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Nutrition Considerations

AMINKHAH, SOHEIL AFSHAR, SAMIRA DMD-3D

Objectives
Identify nutritional needs of children aged 1 to 12 and of adolescents

State the effects of inadequate nutrition during the growing years Describe eating disorders that can occur during adolescence.

The Dietary Guidelines of 2010


Aim For Fitness
Aim for a healthy weight Be physically active each day

Build a Healthy Base


Let the pyramids guide your food choices Choose a variety of fruits and veggies daily Choose a variety of grains daily, especially whole grains Keep food safe to eat

The USDA Food Guide Pyramid


To translate science into practical terms To help people meet the nutritional needs for carbohydrate, protein, fat, vitamins, & minerals

USDA Food Guide Pyramid

Special Considerations with The Food Guide Pyramid


Not for children under the age of 2 since they still need half their Calories from fat cautions kept in mind teens, young adult, pregnant and women concerned about osteoporosis prevention need at least 3-4 daily serving milk and milk products.

Daily servings for children and adolescents

MALNUTRITION

Malnutrition is:
poor nutrition due to an insufficient, poorly balanced diet, faulty digestion or poor utilization of foods. Malnutrition also occurs when there is an imbalance of energy and protein in an individuals diet. The body may become unable to absorb the nutrients it requires to function properly.
*For example, if a child is suffering from energy and protein malnutrition,

they will most likely have deficiencies in iron, calcium, and other vitamins and minerals.

Problem of underconsumption
iron deficiency :
Iron deficiency anemia occurs when your body doesn't have enough iron.

Iron is important because it helps you get enough oxygen throughout your body. Your body uses iron to make hemoglobin. Hemoglobin carries oxygen
through your body. If you do not have enough iron, your body makes fewer.

Iron deficiency early in life appears related to behavioral problems

and motor function.

iron deficiency
What are the symptoms?
- weackness -fatigue - Pallor and numbness - Common oral manifestation are: glossitis and fissures at corner of mouth ( angular cheilitis)

- How is it treated?
Iron found in : meat, poultry and fish and also in beans, lentils,

Calcium inadequacy
Osteoporosis a pediatric disease with geriatric consequences 1.5 million fractures each year 25 million women at risk
This problem alleviated by: 1- educating used more calcium 2- supplements

Osteoporosis

Vitamin D deficiency
Also known as calciferol due to its role in calcium absorption It is the only fat soluble vitamin that we can make- in the presence of sunlight Important mediator of efficient recycling of calcium and phosphorus so they are available for bone growth and remodeling Elderly and shut ins are at risk- not enough sunlight We get vitamin D form fortified milk and cereal Function Calcium absorption, regulate bone metabolism, healthy immune system Deficiency Rickets in children, Osteomalacia in adults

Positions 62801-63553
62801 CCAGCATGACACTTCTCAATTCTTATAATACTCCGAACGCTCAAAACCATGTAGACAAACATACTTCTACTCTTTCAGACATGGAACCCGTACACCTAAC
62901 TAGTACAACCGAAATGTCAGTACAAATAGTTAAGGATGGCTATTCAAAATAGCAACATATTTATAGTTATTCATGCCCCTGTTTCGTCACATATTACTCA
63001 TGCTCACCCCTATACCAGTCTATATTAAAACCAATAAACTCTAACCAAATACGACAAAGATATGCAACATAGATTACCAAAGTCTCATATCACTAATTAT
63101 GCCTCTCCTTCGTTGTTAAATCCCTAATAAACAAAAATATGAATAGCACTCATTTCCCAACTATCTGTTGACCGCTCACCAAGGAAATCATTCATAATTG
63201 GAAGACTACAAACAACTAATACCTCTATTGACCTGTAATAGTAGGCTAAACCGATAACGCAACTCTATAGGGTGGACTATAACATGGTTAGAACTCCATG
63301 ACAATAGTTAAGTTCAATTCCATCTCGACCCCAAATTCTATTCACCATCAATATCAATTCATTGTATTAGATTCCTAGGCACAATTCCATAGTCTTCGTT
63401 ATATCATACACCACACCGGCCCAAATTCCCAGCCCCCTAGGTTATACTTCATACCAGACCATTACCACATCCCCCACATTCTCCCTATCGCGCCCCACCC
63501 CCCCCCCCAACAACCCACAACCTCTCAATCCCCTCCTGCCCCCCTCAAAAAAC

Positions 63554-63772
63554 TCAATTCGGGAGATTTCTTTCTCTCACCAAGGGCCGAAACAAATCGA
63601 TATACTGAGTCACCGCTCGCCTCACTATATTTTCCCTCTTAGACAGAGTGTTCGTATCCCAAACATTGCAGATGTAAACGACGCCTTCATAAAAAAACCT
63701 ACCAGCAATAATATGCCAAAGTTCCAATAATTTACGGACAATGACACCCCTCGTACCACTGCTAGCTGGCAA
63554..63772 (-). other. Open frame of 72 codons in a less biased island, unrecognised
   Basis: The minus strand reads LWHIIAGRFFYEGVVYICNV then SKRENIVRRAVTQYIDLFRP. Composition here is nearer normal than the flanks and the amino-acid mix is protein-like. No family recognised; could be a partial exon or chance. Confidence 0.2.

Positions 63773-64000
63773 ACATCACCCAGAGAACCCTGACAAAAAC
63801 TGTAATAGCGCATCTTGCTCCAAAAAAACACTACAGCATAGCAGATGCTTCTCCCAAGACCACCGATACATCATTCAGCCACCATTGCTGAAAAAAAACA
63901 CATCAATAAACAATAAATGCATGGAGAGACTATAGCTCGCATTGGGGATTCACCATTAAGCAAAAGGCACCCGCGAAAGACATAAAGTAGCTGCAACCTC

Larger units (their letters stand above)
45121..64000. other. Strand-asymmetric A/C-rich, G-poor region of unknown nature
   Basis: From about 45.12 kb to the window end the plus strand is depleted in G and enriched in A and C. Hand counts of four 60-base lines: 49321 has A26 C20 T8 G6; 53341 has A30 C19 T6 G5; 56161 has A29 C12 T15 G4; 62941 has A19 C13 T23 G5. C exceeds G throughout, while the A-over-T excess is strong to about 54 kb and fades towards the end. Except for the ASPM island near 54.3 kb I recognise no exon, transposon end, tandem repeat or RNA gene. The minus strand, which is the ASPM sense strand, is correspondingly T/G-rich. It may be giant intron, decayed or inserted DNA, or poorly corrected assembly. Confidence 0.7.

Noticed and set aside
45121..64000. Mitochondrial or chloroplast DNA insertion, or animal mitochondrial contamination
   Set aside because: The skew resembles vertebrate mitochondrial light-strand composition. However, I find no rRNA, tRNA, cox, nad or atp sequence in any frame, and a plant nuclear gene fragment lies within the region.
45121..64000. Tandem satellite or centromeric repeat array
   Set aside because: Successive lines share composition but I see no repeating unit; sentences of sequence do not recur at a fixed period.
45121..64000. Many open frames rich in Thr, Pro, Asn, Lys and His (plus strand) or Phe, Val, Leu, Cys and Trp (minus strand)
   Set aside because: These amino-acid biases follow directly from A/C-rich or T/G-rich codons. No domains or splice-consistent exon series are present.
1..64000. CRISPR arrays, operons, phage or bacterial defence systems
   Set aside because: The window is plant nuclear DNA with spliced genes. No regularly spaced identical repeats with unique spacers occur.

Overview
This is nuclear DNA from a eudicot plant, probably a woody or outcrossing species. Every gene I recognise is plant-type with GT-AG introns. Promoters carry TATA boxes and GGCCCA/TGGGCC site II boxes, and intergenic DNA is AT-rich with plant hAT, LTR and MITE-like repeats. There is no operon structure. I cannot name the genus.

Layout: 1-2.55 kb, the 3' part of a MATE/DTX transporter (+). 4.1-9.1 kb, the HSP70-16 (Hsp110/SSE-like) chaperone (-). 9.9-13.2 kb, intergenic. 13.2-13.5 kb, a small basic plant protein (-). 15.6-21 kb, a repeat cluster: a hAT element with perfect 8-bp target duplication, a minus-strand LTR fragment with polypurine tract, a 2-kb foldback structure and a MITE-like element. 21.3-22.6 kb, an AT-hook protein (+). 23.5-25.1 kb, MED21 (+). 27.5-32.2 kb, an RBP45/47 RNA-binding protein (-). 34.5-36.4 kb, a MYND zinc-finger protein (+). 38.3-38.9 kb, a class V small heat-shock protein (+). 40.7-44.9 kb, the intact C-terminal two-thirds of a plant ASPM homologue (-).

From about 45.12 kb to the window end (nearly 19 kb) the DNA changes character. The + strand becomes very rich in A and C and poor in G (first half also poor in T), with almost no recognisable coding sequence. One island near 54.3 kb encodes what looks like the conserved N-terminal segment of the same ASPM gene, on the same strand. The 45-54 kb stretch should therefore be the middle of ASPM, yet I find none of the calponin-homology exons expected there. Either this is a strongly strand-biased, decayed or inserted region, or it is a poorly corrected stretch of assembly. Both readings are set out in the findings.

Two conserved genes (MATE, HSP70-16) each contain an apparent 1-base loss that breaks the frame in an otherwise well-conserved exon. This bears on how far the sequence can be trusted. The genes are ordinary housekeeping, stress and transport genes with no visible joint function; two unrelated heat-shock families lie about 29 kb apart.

Rickets
General term refers to
abnormal bone growth and development due to pervasive lack of calcium and phosphorus substrate

Failure to attain or
regression of motor milestones (notably walking or other weightbearing activities)

Bowed legs, flared wrists,


pain on major motor activity, growth failure

Vitamin D deficient rickets


results in disorganized cartilage in long bone growth plates

History of lack of sun


exposure and dietary risk factors

Presents between 6 and


18 months

Cobalamine (Vitamin B12) Deficiency


Vitamin B12 is a complex organo-metallic compound with a cobalt atom. Vitamin B 12 cooperates with foliate in the synthesis of DNA.

Vitamin B 12 has a separate biochemical role, unrelated to folate, in synthesis of fatty acids in myelin Vitamin B12 deficiency is associated with megaloblastic anaemia (per nicous anaemia), demyelinating neurological lesions in the spinal cord. Dietary deficiency of B12 may arise the subjects who are strict vegetarians and eat no animal product.

Cobalamine (Vitamin B12) Deficiency


Treatment: 1. Prompt hematological response w/ parenteral vitamin B12 1-5mcg/24hrs 2. If there is neurological involvement 1mg IM daily for at least 2wks 3. Pernicious Anemia: Monthly vitamin B12 1mg IM necessary throughout patients life

Problems of over consumption

Obesity

Obesity
1. Definition: Generalized, excessive accumulation of fat in subcutaneous & other tissues 25% of children are considered obese today. 85% of obese children over the age of ten will become obese adults. The American Obesity Association uses: The 85th percentile of BMI for overweight because ~ BMI of 25, overweight for adults and the 95th percentile of BMI for obesity because ~ BMI of 30, the marker for obesity in adults